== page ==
Recording chlorophyll fluorescence in Arabidopsis leaves
Photo: C. Spetea Wiklund

Uncovering ion transporters important for photosynthetic function

Research project
Active research
Project size
3.870.000 VR + 822.000 CTS = 4.690.000 SEK
Project period
2021 - 2025
Project owner
Department of Biological and Environmental Sciences

Short description

In natural habitats, plants and algae constantly experience rapid changes in the intensity of sunlight. This research project is dedicated to understand how photosynthesis is regulated in variable light by ion channels and transporters. We use Arabidopsis thaliana and Chlamydomonas reinhardtii as model organisms to study the phenotype of loss-of-function mutants using chlorophyll fluorescence, electron microscopy and molecular biology methods. Our findings will allow unravelling novel mechanisms of photosynthetic regulation at molecular and physiological levels, which are important for light acclimation in crop fields and bioenergy production

More about the project

The overall objective is to identify chloroplast ion transporters involved in the regulation of photosynthesis in plants and microalgae. Research on this topic is important because photosynthetic function is tightly coupled with growth, and we need to understand how photosynthetic components are integrated to operate in a dynamic environment. Ions (H+, K+, Cl, Pi, Mg2+, Ca2+) regulate photosynthesis since the involved protein machinery has strict requirements for pH and ion balance. 

An increasing number of genes involved in chloroplast ion transport has been unravelled in plants, and only a few homologous algal genes have been studied thus far. In the proposed work we aim: a) to identify Mg2+ transporters regulating photosynthetic efficiency in plants; b) to determine how expression of K+ and Cl transporter genes regulate plant acclimation to fluctuating light; c) to identify the algal genes involved in chloroplast Cl, Pi, K+ and Mg2+ fluxes. We will use Arabidopsis thaliana and Chlamydomonas reinhardtii as model organisms to study the intracellular location, gene expression, heterologous expression and the photosynthetic phenotype of loss-of-function mutants using chlorophyll fluorescence, electrochromic shift and state-of-the-art electron microscopy.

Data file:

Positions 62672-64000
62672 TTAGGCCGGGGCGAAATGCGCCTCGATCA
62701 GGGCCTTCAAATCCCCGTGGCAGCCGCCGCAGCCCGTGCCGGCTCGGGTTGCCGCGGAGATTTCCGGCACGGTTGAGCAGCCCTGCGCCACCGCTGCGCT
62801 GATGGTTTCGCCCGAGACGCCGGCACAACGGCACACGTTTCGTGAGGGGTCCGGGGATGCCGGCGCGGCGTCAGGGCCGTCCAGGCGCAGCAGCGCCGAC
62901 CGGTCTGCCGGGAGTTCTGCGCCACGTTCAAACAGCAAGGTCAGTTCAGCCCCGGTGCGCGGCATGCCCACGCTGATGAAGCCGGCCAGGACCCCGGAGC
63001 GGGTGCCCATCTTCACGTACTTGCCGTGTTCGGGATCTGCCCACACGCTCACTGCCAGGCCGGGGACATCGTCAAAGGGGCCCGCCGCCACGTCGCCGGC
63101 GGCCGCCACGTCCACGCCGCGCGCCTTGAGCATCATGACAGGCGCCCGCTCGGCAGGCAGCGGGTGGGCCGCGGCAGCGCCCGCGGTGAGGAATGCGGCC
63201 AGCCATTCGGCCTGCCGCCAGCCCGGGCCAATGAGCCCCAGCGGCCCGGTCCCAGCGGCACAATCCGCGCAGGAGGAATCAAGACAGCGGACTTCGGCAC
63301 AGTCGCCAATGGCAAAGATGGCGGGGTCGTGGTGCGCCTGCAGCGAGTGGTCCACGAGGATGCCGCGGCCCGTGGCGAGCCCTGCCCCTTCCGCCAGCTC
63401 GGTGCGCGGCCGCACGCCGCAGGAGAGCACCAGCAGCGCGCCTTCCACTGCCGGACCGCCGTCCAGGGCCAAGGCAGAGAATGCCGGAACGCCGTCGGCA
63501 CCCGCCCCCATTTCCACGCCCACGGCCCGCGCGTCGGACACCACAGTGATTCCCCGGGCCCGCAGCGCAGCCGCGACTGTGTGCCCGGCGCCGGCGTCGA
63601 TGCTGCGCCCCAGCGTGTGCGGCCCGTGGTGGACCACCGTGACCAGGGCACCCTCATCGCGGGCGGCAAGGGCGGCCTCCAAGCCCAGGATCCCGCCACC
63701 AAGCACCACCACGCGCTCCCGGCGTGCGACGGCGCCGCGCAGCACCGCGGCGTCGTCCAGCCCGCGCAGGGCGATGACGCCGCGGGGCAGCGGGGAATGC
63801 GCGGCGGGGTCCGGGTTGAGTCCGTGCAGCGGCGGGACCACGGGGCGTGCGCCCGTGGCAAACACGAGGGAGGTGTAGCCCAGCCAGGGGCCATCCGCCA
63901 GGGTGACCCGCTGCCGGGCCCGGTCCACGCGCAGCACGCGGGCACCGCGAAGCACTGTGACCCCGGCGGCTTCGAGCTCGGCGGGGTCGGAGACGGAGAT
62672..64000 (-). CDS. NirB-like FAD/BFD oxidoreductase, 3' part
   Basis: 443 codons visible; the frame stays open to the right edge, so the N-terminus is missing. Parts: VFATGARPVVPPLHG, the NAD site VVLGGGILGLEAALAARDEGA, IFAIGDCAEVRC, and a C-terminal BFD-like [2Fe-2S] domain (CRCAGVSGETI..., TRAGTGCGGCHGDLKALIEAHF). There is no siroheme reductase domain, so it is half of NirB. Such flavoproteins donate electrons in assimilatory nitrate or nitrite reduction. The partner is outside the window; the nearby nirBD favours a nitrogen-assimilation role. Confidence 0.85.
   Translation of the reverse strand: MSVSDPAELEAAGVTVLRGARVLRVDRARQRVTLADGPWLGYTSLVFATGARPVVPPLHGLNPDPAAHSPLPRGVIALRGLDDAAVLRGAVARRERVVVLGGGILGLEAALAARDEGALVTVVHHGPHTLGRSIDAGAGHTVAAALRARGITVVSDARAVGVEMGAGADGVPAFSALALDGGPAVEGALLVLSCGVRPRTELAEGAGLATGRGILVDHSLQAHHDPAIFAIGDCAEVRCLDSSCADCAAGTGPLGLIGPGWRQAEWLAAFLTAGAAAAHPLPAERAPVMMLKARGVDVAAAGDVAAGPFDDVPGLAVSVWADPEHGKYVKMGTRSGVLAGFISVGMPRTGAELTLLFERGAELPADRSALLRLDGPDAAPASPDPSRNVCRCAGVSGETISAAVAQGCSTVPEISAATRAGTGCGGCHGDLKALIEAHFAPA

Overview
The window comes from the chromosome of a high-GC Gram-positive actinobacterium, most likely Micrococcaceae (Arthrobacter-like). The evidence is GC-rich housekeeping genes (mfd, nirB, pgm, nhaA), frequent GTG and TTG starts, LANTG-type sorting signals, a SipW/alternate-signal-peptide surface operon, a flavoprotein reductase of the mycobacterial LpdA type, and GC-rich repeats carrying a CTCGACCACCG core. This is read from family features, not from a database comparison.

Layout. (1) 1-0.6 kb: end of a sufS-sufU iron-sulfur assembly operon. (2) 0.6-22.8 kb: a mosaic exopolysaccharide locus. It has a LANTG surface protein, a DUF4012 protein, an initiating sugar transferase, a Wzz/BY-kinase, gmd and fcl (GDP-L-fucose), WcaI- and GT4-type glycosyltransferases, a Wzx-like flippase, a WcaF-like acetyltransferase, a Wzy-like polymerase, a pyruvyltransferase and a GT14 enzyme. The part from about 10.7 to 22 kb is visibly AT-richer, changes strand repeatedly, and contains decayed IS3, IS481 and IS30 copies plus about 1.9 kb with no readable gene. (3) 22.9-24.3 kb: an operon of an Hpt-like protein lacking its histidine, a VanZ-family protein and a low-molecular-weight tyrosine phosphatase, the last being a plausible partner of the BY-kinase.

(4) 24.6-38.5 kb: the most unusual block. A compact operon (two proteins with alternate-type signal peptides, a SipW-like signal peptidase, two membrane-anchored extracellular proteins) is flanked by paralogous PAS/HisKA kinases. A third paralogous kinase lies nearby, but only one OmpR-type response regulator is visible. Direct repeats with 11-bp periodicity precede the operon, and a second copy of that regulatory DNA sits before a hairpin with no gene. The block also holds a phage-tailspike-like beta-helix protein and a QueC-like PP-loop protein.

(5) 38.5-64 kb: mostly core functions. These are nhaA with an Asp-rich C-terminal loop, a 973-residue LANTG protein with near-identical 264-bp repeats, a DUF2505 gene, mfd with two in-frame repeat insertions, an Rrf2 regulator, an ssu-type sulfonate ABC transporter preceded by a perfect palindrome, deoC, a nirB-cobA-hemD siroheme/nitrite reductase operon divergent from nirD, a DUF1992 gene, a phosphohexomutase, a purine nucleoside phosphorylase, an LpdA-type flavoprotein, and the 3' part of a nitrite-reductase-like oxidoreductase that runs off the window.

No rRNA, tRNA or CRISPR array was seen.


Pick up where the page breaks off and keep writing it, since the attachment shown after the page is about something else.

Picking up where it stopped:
With such knowledge, we hope to achieve an understanding of how to use ion transporters to improve the energy efficiency of photosynthesis in engineered crop plants and microalgae.

Portable device for photosynthetic measurements
Photo: C. Spetea Wiklund


Cornelia Spetea Wiklund, professor
Emilija Dukic, PhD student
Kashif Mohd Shaikh, post-doc